By now, the fanfare surrounding the opening of the new West Wing at Boston's Museum of Fine Arts (MFA) has reverberated across the country. Critics and feature-writers have poured through the $22 million project. They have marveled over what is probably the largest skylit gallery in the world.They have discussed its three restaurants, its 380-seat auditorium, and its spacious museum shop. They have commented on the sculpture in the gardens outside and the exhibition of the Great Bronze Age of China within. They have explored the relation of the new 80,000-square- foot wing to the stately but labyrinthine 1909 neoclassical original. And they have mentioned (perhaps less loudly than it deserves) the climate-control system that keeps Boston's salty humidity from eating into furniture, paintings, and tapestries.
And so they should. The MFA is one of the five or six leading museums in the country. Architect I. M. Pei -- who has already given Boston its City Hall Plaza, the Kennedy Library, the new John Hancock Building, and the christian Science Center -- is a world- class leader in his field. And art is a growth industry. By any standards, the opening is an event of broad significance: It both charts the progress of and sets new standards for the relationship between artistic compositions and the spaces in which they are displayed.
At the risk of being both parochial and abstract, however, it seems worth raising several issues that otherwise might escape around the edges of the current celebrations.
What is the significance of the opening to Boston itself? What does it tell us about the relation of the museum to its public? And what, finally, is the purpose of a museum these days?
First, Boston. It is a city of museums. Not only can the area put on display the 50 centuries of art gathered over the past 100 years by the MFA. It also has:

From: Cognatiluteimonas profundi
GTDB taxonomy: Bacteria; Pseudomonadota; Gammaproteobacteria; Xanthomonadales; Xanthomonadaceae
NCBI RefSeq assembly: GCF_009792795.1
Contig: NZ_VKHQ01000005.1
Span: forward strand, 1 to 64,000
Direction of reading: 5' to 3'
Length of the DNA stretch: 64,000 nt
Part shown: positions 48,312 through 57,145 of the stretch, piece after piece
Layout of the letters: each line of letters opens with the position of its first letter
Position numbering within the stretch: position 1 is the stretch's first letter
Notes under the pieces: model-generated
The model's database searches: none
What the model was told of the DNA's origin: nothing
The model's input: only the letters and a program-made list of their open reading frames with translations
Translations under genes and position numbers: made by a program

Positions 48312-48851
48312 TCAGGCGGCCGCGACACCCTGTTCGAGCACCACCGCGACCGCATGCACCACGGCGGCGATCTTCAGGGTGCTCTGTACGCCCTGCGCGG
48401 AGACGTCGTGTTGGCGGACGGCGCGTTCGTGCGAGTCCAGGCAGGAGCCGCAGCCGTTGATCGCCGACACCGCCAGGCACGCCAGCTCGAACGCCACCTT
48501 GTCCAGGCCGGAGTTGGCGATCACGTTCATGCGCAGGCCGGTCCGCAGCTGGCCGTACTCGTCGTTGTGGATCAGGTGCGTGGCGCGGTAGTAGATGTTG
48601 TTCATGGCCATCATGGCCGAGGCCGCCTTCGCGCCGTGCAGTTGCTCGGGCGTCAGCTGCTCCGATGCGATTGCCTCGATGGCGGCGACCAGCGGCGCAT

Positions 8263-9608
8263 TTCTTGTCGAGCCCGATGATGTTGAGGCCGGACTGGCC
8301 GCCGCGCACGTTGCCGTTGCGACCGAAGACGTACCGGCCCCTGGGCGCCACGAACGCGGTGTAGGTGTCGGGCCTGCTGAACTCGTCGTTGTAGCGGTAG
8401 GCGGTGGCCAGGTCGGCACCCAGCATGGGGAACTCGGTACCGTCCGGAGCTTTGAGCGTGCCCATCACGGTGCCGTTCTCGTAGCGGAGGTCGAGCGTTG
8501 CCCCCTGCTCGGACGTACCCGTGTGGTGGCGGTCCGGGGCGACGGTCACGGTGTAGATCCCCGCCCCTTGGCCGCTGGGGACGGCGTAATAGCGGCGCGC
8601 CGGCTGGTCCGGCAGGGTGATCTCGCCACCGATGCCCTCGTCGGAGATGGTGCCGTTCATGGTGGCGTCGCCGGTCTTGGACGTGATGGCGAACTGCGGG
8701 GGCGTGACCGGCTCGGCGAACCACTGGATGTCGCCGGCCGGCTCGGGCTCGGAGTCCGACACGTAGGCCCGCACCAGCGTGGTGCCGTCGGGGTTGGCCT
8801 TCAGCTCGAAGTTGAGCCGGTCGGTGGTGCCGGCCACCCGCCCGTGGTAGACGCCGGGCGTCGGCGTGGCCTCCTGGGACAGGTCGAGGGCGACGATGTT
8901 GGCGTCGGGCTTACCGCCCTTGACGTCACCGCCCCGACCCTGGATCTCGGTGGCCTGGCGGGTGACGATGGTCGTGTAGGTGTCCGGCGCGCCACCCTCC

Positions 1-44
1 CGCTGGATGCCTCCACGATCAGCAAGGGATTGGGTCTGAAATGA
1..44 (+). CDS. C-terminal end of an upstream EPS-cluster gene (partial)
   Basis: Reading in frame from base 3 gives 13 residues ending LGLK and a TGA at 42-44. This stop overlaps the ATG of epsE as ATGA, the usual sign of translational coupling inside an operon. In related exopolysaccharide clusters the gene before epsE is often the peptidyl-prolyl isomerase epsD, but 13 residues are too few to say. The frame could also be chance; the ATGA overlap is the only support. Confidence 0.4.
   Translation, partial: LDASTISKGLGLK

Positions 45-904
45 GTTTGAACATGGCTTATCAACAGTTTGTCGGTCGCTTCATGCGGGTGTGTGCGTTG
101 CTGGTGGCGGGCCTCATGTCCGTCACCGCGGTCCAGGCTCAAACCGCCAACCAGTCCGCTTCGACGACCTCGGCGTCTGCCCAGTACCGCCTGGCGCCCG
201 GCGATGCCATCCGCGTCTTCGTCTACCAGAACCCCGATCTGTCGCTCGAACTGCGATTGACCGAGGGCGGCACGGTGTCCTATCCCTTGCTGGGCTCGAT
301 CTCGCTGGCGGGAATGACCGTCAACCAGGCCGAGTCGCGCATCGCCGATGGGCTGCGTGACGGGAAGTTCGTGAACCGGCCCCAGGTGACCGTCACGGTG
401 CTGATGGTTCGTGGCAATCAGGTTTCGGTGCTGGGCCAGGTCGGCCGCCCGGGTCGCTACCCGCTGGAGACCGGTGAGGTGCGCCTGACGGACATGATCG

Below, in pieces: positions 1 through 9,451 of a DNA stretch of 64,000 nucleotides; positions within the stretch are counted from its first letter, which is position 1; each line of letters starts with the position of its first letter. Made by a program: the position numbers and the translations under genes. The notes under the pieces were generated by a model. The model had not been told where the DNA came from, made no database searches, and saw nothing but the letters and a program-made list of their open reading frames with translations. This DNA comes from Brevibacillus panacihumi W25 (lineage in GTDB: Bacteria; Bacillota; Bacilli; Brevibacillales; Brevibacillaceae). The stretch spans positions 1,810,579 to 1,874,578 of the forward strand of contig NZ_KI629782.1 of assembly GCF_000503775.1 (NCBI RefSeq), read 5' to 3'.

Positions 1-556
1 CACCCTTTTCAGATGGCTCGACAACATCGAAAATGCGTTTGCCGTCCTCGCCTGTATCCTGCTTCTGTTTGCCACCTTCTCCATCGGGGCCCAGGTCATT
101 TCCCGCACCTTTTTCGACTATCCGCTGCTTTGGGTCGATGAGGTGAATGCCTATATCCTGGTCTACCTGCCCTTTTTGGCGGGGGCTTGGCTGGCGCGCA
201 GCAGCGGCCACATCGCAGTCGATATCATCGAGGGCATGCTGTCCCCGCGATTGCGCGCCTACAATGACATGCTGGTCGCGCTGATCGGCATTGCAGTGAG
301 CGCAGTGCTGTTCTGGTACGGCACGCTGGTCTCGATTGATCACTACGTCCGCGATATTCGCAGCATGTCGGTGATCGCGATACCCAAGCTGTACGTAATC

* The Gardner Museum, where an impressive collection hangs just as it did when Isabella Stewart Gardner decreed in her will that no painting should be loaned, sold, or even moved. Housed in the dim fin de sieclem grandeur of her Fenway house, the museum preserves not only the art but its period context.
* The Fogg Museum at Harvard, where a fine collection supports exhibitions designed with an eye to scholarship and teaching. The Fogg, too, is planning an extension -- a combination of gallery and office space designed by British architect James Stirling and described, perhaps prematurely, by Ada Huxtable of the New York Times as "the architectural event of the 1980s."
* The Institute of Contemporary Art (ICA), housed in a renovated brownstone police station on Boylston Street. With no permanent collection, it mounts both contemporary and recent art-historical exhibitions, and in the last three years has doubled its budget and tripled its attendance.
* The Hayden Gallery at Massachusetts Institute of Technology, which for the last 10 years has focused on contemporary art. It now has a permanent collection of about 1,000 works and generates shows for nationwide tours.
Nearby, too, are the De Cordova and Dana Museum in Lincoln (which spreads its collection across various corporate settings), the Brockton Art Museum (which has a special relation to the MFA, operating as a kind of suburban wing for specially designed loan shows), and the Rose Art Museum at Brandeis University (with good contemporary shows). Also within commuting distance are the Jewett Art Center at Wellesley, the Addison Gallery in Andover, Harvard's Busch-Reisinger Museum, and the new Danforth Gallery in Framingham. Add to these the superb and much-undervisited Worcester art Museum, and you find an art world of pretty high density.